Look at that dust fly!
We had the store cut the wood for us using their big saw. Our top measures 36 inches by 51 inches, and their big machines can rip right through the wood in seconds with really straight lines.
We sanded the top to give the stain ‘teeth’ to adhere to. See that rough edge up there? We used iron on veneer strips to hide the ugly.
It comes in a neat little roll and is so easy to do!
Cover your iron with some tin foil in case the glue seeps onto the ironing surface. Line it up and iron away. It took about 10 minutes to cover all four sides.
My staining pictures were a fiasco – we couldn’t decide on a color and after trying different options, we went with a custom mix of stains we had on hand, so unfortunately, I don’t have any info on what our stain color is.
One thing I will tell you about is the poly coat. This is a high traffic, heavily used area that I wanted to be able to wipe off easily, so I applied 3 coats of a wipe on poly in a Satin finish.
Just wait until you see how it looks against the new floors!
Once everything was dry, we moved the island in place and had to install the top. We used the same corbels we placed under our kitchen cabinets on the bar side to add additional strength to the overhanging edge.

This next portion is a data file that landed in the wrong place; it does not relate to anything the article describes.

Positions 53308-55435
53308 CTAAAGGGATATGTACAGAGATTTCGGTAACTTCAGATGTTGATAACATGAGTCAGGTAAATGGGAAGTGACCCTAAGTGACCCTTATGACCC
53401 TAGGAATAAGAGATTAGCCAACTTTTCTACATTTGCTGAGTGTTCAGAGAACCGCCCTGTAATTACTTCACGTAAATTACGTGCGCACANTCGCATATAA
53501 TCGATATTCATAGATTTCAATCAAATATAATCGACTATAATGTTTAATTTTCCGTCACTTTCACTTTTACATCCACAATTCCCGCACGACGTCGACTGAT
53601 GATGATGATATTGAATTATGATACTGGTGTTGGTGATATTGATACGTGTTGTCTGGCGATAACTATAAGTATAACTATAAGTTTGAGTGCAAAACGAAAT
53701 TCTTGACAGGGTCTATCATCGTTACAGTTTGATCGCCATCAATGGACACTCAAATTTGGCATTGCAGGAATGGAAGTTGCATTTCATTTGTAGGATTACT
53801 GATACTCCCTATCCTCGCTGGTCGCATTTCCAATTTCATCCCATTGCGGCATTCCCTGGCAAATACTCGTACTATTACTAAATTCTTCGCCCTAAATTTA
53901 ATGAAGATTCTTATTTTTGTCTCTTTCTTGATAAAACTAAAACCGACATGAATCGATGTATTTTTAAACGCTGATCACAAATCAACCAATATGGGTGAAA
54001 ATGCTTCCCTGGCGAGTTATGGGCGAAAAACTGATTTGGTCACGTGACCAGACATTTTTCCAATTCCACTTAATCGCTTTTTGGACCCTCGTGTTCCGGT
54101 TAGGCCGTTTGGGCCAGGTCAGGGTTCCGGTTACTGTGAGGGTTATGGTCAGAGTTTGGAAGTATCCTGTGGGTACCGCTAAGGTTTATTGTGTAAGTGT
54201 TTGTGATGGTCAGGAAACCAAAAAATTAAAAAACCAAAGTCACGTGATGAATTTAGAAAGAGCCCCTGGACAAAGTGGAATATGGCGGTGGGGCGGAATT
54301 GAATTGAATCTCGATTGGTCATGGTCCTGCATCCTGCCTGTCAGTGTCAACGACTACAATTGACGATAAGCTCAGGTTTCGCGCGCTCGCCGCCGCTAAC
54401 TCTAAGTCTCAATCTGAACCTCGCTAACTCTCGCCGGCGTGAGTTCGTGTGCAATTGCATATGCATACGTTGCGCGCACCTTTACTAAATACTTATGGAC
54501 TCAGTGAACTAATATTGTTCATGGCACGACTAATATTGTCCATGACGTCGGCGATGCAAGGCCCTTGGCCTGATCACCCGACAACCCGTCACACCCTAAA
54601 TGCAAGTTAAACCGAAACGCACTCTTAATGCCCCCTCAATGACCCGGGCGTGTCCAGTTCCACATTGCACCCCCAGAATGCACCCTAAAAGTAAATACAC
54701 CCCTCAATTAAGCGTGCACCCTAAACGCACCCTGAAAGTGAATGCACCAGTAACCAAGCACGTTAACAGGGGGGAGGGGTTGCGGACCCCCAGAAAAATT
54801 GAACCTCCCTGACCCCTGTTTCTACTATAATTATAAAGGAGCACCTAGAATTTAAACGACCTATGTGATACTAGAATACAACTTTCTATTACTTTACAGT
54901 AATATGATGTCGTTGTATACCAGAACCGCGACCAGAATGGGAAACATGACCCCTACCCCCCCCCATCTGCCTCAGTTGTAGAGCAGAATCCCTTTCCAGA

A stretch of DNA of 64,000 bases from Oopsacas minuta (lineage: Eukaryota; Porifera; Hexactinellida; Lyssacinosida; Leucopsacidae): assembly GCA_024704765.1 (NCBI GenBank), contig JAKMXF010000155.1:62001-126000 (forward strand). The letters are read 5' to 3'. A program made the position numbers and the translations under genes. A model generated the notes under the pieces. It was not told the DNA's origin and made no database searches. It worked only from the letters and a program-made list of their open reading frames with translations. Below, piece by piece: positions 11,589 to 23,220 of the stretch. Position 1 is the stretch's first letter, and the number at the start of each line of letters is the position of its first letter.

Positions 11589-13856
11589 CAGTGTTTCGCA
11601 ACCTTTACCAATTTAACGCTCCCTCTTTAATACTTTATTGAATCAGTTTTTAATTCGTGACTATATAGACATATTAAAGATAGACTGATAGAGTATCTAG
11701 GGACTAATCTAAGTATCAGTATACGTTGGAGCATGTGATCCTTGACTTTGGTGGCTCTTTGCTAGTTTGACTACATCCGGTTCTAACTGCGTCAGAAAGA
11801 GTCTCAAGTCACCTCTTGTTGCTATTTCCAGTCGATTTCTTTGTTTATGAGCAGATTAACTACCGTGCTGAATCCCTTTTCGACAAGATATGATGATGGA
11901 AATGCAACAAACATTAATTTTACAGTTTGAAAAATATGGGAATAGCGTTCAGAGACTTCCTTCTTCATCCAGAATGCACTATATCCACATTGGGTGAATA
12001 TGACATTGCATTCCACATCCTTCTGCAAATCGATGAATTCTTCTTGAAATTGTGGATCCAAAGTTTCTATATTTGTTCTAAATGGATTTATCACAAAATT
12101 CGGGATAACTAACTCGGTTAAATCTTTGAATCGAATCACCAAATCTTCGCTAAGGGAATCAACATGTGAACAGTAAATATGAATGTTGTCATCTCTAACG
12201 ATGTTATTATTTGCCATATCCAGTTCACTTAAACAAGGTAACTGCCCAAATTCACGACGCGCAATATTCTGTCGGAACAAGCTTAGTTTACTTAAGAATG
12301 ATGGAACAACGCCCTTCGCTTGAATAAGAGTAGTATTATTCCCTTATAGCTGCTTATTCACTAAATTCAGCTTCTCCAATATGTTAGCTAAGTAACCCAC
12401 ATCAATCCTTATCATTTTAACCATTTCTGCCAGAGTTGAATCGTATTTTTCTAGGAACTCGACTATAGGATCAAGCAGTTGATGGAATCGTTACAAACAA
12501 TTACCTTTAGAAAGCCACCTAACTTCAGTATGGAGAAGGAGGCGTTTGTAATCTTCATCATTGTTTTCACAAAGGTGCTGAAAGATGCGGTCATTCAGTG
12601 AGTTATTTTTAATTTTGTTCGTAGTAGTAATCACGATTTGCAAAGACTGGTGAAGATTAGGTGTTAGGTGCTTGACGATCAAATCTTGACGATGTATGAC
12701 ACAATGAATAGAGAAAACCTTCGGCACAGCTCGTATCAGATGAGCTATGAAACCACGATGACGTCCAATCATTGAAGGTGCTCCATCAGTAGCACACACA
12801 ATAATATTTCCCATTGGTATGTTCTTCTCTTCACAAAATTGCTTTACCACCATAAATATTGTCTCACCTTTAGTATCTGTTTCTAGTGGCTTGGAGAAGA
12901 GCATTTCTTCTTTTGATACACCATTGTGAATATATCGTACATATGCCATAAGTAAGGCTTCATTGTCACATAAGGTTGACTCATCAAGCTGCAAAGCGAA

Doesn’t she look oh-so pretty? She’s all dressed up and ready for the ball!
I wanted to add stools, needed to find some that fit in our budget. I scored these from Amazon!
I love the simple lines and how they make my touches of black splattered throughout the room just pop.
And as if my fairy godmother came in and sprinkled pixy dust on me – I happened to win the coolest vinyl decals from Kristy from The Painted Nest on Instagram! BTW – if you aren’t on Instagram yet, you really should be! Oodles of fun giveaways happen all the time!
So I went to work and the vinyl decals added the neatest detail to the top of the chairs.
Are they just adorable? And it makes them so farmhouse-y!
The only element I have yet to remedy is the open side. Eventually, I want to add a skirt to hide the pots and pans, but I can’t decide on the fabric. I’ve wrestled with tea towels, cafe curtains, burlap, or even drop cloths or sheets! If you have suggestions – please, please, please let me know!
So how much was this entire transformation? Scroll down below to see the final cost!
4 ft x 8 ft Beadboard Sheet Panel – Lowe’s $20
Paint: 1 gallon High Gloss Oil Based Paint – Sherwin Williams Pure White SW7005 – $38
Birch Top: Lowe’s $50
Birch Veneer: Lowe’s $6.58
Corbels: Home Depot $20
Items on hand that we didn’t have to purchase:
Stain: a custom mix
Polyurethane: Minwax 40910000 Wipe-On Poly Finish Clear, pint, Satin
Total Cost (not including the stools) $134.58
Can you believe it was less than $150!!! And she looks as if she’s been there the whole time – no more sore thumb!
To find out about the other projects in this kitchen – here are the links for you to check out: